Nothing at the Indianapolis Motor4 Speedway is a given. A car, a team, or a driver cannot be penciled into the starting lineup because they just happen to be at the track in May. This point was never driven home as hard as it was in 1995 when Team Penske, winners of the previous two 500s and three of the previous four, failed to make the field for the 79th running of the Indianapolis 500. Penske came to Indianapolis with a new chassis. The car was a handful from the first practice day. A switch to a Lola or Reynard chassis didn’t help.
The powerful Mercedes-Ilmor pushrod engine that dominated the field in 1994 was not available by rule. The engine wasn’t the issue, however. The car had handling issues. It couldn’t get through the turns well. By the first qualifying weekend, Al Unser, Jr. and Emerson Fittipaldi, winners of the last two 500s, were running 10 mph slower than eventual pole sitter Scott Brayton. Penske hoped they could find a solution in the week following pole weekend and get the cars in the field on the second weekend. Pole weekend 1995 was the first time Team Penske did not qualify at least one car on opening weekend.
Bump Day arrived and still neither car had qualified. Bump Days during the era of two qualifying weekend followed an unwritten schedule. If the field hadn’t been filled by then, a handful of cars would go out early to grab the few reamaining slots. If weather interfered later in the day, those cars were guaranteed a spot in the race. Then, several hours of open track for practice occurred. No one seriously thought about qualifying until after 4 pm, when a cooling shadow appeared on the front straight. 1995 stuck to the pattern.
The day before, Fittipaldi made an attempt to qualify. He was averaging 225.5 but the crew waved off the run. It was a speed that would have put him in row 10. Unser, Jr. did not come close to a speed that would get him in the field. The team put all their hopes into the final two hours of qualifying.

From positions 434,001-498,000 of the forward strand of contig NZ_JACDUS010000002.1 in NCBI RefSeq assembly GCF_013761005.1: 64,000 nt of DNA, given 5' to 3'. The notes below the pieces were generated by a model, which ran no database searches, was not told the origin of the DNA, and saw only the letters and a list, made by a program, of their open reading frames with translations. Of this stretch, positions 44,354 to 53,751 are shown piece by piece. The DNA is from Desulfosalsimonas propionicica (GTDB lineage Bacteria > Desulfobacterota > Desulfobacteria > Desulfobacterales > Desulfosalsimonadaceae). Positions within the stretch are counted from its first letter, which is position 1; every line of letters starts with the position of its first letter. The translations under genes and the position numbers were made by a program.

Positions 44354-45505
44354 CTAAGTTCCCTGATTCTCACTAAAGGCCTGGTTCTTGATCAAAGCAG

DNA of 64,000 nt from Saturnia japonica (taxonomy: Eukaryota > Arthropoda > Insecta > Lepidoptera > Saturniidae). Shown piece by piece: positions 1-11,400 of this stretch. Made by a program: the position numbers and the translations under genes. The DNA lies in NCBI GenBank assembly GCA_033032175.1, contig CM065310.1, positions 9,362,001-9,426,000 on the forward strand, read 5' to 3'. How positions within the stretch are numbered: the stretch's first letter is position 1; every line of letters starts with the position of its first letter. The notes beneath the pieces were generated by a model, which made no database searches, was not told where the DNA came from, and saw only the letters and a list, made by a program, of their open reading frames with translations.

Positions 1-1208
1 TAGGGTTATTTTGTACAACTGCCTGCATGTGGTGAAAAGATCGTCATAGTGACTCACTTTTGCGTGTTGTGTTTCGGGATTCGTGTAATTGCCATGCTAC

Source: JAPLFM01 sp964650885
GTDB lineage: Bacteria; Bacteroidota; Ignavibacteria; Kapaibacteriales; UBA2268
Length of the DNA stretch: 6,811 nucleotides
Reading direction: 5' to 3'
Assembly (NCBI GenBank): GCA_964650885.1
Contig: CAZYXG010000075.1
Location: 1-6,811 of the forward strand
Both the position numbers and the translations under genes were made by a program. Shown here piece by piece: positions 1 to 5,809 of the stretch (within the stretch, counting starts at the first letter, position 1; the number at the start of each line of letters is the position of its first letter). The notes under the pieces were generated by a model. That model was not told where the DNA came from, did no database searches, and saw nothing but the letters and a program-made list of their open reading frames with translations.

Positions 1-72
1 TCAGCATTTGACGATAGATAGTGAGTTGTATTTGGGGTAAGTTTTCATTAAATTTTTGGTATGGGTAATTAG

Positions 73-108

At 5:20 pm Fittipaldi completed a run at 224. 907 which placed him insecurely on the grid. With 12 minutes left in qualifying, Stefan Johanssen bumped Fittipaldi and Team Penske from the field of 33 for the 1995 race. The team that dominated the previous year did not come close to getting in the race.
To his credit, and one thing I have always respected Roger Penske for, he did not try to buy qualified cars to put his drivers in the race. Other owners have done that in this situation, as recently as 2011, when Michael Andretti bought one of A. J. Foyt’s qualified entries for Ryan Hunter-Reay.
Unser, Jr. was the first active defending champion to not make the race. It would be the first 500 without an Unser in the field since 1962. He and Bobby Rahal are the only defending series champions to fail to qualify. Rahal’s bump story is coming next week in this space.
Following the 1995 season, Tony George formed the IRL, which precipitated a 12 year war with CART. The competing open wheel series hurt the sport. It is slowly recovering, but will likely never regain the prominence it once held. Penske opted to stay in CART and didn’t return to IMS until 2001. His team won three consecutive races and his team has since won three more. Team Penske’s most recent victory was in 2015 with Juan Pablo Montoya.
As bizzare as qualifying was, the 1995 race was one of the strangest I’ve seen. It seemed as if every driver who led crashed. The strangest crash was Jimmy Vasser, who loked to be in complete control, crashed trying to pass a lapped car. Scott Goodyear took command and was well on his way to victory. On a restart with about 10 laps to go, Goodyear passed the pace car, which had not yet left the track. He ignored the black flag. Officials stopped scoring Goodyear’s laps after lap 195. Jacques Villeneuve, who had received a two lap penalty earlier in the day, inherited the lead and the win. Villeneuve drove 505 miles to win the 500.
Next week on Bump Tales, stories of two former winners who failed to qualify in different years. Look for my Indycar Grand Prix stories Friday, Saturday, and Sunday.